For their latest video, “Stealing the Crown”, the band gets more in touch with their dark aesthetic sensibility by giving us imagery of a snowy landscape while we are still in the middle of summer! I once read somewhere that MTV Europe (or some other video music channel from way back when) never aired wintry-themed videos during summer months, and I can see why—seeing all this snow and fog when it is over 100 degrees outside makes me a little wistful for a chilly breeze. Then again, I'm from Southern California, where it never snows, so it has about the same effect in July as it would in January!

The Nothing is dressed all in black, a stark contrast in the white snow, as Sagan moves through the woods in her trademark purple, like a Little Violet Riding Hood! She is carrying a basket, dropping dollar bills along her path (just like Hansel and Gretel, she is leaving her figurative “bread” behind; “bread” being an old slang term for money). She is being followed by some shady characters known as the “Greed Monsters”, who immediately swipe her money no sooner than it hits the ground. Looking dead-eyed and listless, the Greed Monsters catch up to her, taking her basket away and ripping off her hood. The camera shows the torn cloak in the snow, as Sagan flees from them into an icy pool of slush, where she finds the titular crown and claims it for herself. Now wearing the crown on her head, she and the band are all dressed in white, blending in to the frosty backdrop.

For more information on Hail Sagan, visit their official website.

Thursday, July 27, 2017

New weekly feature

Over the past 15 months since I started the “Hump Day Hot Ticket” feature, I thought it would be a fun way to discover new bands and to spread the word about the talent out there that could use some more attention. I thought that at best, I would get a small readership and perhaps enough material so that I could maintain this on a weekly basis.

However, it would be an understatement to say that things have far exceeded my expectations! In just the last 7 months, I have been fortunate to include national acts such as Queensrÿche and Cradle of Filth in this feature. Several bands have returned to me and asked if I would review them more than once; my third review of Chinese electronic goth-rock band Aggronymph has received nearly 6000 hits and has surpassed my KNAC tribute (my personal pride and joy) as my most-viewed article here. I had reviews scheduled up to 2 months in advance.

In a fast-paced world such as ours, let's face it, a 2-month waiting list just doesn't cut it anymore. Bands want their material reviewed while it is still new. I realized that reserving these reviews to one day a week was no longer enough, and it was time to do something about it!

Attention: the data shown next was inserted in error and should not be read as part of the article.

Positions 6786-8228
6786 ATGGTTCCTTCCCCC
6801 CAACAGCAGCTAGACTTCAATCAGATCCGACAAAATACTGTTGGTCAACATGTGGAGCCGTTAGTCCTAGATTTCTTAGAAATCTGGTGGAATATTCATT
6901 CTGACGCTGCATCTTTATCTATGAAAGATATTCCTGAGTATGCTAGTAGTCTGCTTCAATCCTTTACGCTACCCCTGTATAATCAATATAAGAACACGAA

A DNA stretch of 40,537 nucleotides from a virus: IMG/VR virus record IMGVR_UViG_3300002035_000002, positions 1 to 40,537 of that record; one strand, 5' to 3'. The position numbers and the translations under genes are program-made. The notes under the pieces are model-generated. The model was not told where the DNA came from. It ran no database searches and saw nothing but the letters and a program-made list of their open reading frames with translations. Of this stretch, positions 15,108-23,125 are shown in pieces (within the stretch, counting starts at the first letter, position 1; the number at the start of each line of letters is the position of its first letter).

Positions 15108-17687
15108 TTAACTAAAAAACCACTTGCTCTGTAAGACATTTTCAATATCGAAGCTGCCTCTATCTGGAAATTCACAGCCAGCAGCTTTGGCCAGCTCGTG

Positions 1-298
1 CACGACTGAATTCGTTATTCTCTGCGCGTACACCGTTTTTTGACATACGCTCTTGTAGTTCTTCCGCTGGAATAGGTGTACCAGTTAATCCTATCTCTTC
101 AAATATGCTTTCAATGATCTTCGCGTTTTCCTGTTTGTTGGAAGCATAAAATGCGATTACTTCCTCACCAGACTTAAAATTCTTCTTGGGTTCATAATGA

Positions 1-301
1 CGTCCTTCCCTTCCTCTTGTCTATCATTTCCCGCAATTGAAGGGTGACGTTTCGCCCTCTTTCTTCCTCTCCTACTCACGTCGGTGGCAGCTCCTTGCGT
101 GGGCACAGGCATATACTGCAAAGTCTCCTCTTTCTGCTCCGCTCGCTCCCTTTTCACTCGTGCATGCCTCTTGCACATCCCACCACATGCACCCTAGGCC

Starting this Friday, I am expanding on the Hump Day Hot Ticket feature, and introducing “Femme-Metal Friday”. The premise is exactly the same, except now Fridays are strictly for female-fronted bands. I get a lot of review requests for femme-metal bands, so this will help to lighten the load somewhat. I may still feature some female-fronted bands on Wednesday, but I will save it for those bands that might feature a male vocalist, or might not quite categorize itself as metal.

I hope this will open up more possibilities to review more bands. Perhaps this can also give me an opportunity to review older videos in the future as well, and not always focus on the latest thing. Now that I have expanded this to twice a week, the options are limitless.

I hope you will continue to enjoy these video reviews, and you are always welcome to suggest a band for me to review in the comments section! Stay tuned for the first new Friday installment tomorrow!

Wednesday, July 26, 2017

Hump Day Hot Ticket: Thrillkiller “The King of 1984”

Photo credit: Brent Seward

For those of us old enough to remember, do you recall the days when a new music video was a social event? How you and your friends talked about it at school all week, and then gathered together at the nearest television with access to MTV to watch the “world premiere”? How many of us who grew up in that time would listen to a song and dream up what that music video would look like, and then were let down whenever the video looked nothing at all the way you had imagined? How many times have we held a crystallized image of the perfect music video in our minds, and only hoped that someday, what we saw in our heads would come to life on the screen?

Because now, someone has made such a video, and it is Thrillkiller's latest tune, “The King of 1984”. With a title like that, it immediately conjures up certain imagery, and at least for me, I can finally see a music video play out almost exactly how I pictured it to be. From the moment those synths open up the track, a rush of ’80s nostalgia hits all the sweet spots in your brain, and you are transported back to a simpler time when Aqua Net could solve any problem, and a man could wear hot-pink spandex, purple eyeshadow and blue eyeliner, yet still be considered a hunk of red-blooded masculinity.

From the start, the video for “The King of 1984” fits right in with all that ’80s aesthetic; even the opening credits are in that space-age, futuristic-looking font that was used in nearly every sci-fi movie back then. As soon as vocalist Rob Bradley makes his entrance wearing a red leather jacket, it is a throwback to the classic Michael Jackson videos from the era, and as the video progresses, the references don't stop there.